Festival Park

Just beyond Fulton Street is Festival Park. True to its name, it is a festive area that celebrates the good life! In Cajun, that means, "Laissez les bon temps rouler!"

At the center of Festival Park is the massive Federal Fibre Mills Building, an historic warehouse where the Miller Beer Garden is located, as well as Jed's Riverview. On the first and second floors of the building is the Louisiana Folklife Pavilion, an on-going festival of food and music - ranging from Texas swing and Cajun Zydeco to Creole Gumbo and hot boudin!

Nearby is the 1200 seat blue and green Jazz and Gospel Tent, where a revolving stage features the non-stop rhythms of jazz, blues, gospel, Cajun, bluegrass, and rock 'n roll. A short distance away is the American Showcase Tent, one of fifteen performing areas at the Fair, where marching bands, baton twirlers, theatrical companies, and dancers from around the world and across the nation perform daily.

Festival Park's Italian Village is a huge area that recreates the romance and atmosphere of Venice. An open piazza, filled with tables and gaily striped umbrellas, is alive with opera singers, flag twirlers, strolling musicians, and puppeteers. Within the four restored warehouses that border the piazza are craftsmen and chefs plying their trades and preparing their specialties such as delicate Italian pastries and ices, hearty pasta and pizza, Venetian glassblowing and Florentine leather works.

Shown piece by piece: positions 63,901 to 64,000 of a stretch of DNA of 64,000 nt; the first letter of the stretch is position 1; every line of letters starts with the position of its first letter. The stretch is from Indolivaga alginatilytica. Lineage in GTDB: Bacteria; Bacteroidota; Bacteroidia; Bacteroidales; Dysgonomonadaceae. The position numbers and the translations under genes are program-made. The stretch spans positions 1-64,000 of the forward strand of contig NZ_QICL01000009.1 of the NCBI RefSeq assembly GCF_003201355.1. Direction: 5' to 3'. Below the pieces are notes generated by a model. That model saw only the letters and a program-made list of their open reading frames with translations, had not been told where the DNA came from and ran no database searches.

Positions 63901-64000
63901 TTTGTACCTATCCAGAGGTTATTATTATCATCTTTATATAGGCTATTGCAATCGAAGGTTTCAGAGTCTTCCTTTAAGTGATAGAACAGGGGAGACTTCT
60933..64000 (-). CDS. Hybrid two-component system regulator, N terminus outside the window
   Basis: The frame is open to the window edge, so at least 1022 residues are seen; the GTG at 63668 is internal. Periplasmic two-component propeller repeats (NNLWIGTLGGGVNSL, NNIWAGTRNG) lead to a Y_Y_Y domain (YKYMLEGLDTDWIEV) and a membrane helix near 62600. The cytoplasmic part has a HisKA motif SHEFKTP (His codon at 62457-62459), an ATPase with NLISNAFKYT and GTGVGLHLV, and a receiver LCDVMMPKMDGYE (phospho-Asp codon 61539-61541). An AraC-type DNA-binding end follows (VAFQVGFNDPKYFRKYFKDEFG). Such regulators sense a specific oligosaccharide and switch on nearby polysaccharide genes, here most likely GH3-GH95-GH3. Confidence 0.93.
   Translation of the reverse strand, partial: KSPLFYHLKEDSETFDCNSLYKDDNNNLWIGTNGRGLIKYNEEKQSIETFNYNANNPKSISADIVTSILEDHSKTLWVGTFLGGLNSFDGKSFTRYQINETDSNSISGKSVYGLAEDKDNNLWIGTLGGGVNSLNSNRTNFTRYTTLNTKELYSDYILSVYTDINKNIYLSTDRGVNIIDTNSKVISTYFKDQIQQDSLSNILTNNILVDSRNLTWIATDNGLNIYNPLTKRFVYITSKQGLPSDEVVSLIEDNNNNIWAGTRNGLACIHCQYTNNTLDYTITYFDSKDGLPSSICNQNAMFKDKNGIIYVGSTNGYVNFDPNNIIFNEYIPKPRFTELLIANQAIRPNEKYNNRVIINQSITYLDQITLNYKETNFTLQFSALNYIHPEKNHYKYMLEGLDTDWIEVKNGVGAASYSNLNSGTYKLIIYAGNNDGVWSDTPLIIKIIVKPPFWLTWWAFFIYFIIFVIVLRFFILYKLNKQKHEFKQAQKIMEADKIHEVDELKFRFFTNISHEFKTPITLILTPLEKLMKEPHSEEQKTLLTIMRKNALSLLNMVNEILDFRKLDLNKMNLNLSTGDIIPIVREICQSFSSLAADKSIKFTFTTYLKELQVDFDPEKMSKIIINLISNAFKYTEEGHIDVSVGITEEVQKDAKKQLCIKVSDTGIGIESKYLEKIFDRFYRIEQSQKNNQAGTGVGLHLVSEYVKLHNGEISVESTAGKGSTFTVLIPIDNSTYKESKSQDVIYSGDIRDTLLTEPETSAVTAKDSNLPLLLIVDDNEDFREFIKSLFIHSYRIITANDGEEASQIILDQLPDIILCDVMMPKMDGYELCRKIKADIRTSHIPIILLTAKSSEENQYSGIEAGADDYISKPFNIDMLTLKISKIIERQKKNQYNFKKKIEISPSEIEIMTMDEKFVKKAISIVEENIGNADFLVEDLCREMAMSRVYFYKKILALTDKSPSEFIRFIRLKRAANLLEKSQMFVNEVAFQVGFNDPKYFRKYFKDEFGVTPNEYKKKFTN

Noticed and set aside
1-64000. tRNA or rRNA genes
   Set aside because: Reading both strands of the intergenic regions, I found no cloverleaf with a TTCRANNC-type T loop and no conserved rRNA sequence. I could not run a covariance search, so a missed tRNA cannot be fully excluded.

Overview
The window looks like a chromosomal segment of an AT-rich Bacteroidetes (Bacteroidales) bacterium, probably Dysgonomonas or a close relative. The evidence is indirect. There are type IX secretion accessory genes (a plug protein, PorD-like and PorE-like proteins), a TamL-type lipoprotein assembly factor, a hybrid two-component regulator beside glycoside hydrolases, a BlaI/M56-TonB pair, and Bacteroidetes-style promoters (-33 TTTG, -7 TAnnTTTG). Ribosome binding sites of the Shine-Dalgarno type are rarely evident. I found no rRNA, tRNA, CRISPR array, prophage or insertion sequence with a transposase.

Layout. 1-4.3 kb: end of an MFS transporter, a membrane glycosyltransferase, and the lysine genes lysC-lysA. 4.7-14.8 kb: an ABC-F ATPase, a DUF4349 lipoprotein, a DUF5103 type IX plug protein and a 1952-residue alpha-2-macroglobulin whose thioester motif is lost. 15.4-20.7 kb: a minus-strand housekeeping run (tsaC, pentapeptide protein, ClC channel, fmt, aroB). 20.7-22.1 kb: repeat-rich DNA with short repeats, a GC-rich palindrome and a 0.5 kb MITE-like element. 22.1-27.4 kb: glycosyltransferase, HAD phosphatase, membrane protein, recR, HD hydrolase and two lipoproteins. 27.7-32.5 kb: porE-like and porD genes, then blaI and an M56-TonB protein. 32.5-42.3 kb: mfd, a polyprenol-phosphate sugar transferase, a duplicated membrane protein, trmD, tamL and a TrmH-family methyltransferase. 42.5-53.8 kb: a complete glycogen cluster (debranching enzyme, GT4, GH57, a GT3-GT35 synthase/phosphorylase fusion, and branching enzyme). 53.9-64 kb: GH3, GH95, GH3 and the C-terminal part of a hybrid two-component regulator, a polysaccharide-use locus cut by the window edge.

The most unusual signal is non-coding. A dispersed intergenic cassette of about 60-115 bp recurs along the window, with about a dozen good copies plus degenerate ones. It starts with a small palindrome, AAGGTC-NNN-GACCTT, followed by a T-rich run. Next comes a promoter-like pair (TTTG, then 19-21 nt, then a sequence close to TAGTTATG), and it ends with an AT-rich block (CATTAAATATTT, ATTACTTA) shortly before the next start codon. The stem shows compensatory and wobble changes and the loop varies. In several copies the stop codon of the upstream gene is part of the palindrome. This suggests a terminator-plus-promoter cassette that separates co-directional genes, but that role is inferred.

"Rain Towers," a monumental water sculpture by Helen Escobedo of Mexico is also located here, as is the second Monorail Station.

Festival Park entrance

Like the Fulton Mall area, Festival Park was a strange mixture of styles. Visitors had to reconcile varying design elements such as this futuristic walkway with older structures such as the historic Federal Fibre Mills Building in the background. In this case there was more open area, and thus the design was somewhat more successful. (CD #1 Set 2 #33)


The air-conditioned monorail was a popular way to see the fair. Each train consisted of 10 cars that traveled on a 1.6 mile beam which crossed much of the grounds. Computer controlled, the monorail operated without human drivers. The doors would not normally have been open outside the stations as seen in this picture of a train undergoing maintenance. After the Fair ended the system was sold to Miami's Metrozoo, where it remains in operation today. (CD #3 Set 6 #32)

Federal Fibre Mills Building

The Federal Fibre Mills Building stands at the rear of Festival Park. Built in 1904 and added to the National Register of Historic Places in 1983, the building was originally used as a rope factory. For the fair, it housed art exhibits, snack bars, shops and a beer garden. (CD #6 Set 13 #57)

Colorful checkerboard walkways

Festival Park was another one of the stops on the monorail system. The checkerboard pattern on the ground between the monorail station and the Jazz and Gospel Tent brightened up the area and was a definite improvement over the blank concrete expanses found in much of the fair. (CD #6 Set 13 #29)

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